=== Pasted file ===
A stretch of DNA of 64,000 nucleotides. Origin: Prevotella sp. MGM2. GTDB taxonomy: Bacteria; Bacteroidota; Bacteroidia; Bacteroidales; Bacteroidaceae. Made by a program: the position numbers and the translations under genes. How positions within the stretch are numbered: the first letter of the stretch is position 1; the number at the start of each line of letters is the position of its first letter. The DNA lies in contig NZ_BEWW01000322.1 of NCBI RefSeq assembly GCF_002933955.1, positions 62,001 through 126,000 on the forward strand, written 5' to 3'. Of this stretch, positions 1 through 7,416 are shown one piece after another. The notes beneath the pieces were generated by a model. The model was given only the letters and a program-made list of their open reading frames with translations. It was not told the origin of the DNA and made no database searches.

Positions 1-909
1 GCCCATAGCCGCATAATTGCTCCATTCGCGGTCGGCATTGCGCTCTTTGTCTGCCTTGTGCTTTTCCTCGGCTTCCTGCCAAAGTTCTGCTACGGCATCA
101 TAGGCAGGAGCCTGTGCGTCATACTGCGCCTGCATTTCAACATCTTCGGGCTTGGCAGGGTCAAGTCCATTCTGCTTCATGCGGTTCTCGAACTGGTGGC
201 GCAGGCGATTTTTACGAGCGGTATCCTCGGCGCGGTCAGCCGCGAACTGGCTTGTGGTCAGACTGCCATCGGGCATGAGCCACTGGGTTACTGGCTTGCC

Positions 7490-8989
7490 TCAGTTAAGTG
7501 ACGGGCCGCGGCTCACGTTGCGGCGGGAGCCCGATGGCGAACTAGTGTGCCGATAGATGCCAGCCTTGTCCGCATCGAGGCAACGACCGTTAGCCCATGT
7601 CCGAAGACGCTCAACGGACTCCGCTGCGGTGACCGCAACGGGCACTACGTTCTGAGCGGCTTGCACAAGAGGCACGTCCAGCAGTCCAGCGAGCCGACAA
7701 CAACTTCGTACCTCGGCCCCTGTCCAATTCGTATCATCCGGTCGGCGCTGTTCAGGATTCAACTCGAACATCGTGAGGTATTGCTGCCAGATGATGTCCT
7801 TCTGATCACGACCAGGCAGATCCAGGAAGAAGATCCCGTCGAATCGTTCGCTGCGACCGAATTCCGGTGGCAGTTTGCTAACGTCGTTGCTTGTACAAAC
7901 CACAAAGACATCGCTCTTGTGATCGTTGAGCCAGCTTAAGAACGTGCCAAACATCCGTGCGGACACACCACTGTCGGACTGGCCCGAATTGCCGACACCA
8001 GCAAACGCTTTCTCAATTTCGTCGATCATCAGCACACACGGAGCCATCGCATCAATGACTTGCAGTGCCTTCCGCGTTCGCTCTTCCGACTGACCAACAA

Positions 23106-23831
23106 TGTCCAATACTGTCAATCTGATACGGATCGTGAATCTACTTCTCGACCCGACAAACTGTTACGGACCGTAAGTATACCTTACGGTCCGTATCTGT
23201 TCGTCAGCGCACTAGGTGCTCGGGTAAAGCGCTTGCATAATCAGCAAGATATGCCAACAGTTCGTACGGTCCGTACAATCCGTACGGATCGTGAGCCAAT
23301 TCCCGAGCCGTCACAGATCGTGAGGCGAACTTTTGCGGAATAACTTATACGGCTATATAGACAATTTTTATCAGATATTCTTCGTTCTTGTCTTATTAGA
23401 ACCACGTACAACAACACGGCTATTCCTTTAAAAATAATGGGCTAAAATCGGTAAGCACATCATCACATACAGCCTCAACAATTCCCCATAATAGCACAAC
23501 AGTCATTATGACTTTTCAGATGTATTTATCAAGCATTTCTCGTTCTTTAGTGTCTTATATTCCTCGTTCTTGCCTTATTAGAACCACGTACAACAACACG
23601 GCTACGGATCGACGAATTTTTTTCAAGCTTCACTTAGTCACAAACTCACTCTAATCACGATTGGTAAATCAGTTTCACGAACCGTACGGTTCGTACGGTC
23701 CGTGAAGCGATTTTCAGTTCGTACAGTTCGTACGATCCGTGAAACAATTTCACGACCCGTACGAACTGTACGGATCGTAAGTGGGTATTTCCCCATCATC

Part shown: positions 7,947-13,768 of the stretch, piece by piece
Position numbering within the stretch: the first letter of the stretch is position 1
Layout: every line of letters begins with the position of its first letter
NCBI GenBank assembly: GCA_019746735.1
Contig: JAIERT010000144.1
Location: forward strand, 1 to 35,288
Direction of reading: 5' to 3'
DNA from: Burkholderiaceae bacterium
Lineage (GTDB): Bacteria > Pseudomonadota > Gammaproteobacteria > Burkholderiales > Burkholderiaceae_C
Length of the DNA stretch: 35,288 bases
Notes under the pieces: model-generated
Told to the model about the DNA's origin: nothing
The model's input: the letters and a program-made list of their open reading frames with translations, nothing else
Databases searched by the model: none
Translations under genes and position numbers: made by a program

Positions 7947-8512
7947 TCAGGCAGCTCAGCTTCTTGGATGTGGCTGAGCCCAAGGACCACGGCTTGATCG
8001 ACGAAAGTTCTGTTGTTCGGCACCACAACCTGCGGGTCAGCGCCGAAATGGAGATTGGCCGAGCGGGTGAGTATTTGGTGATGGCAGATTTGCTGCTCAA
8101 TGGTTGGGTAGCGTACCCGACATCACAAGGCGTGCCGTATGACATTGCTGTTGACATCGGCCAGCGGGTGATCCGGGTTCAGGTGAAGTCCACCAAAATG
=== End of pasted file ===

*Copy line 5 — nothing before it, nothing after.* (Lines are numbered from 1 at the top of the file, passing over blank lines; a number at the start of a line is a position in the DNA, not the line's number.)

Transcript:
201 GCAGGCGATTTTTACGAGCGGTATCCTCGGCGCGGTCAGCCGCGAACTGGCTTGTGGTCAGACTGCCATCGGGCATGAGCCACTGGGTTACTGGCTTGCC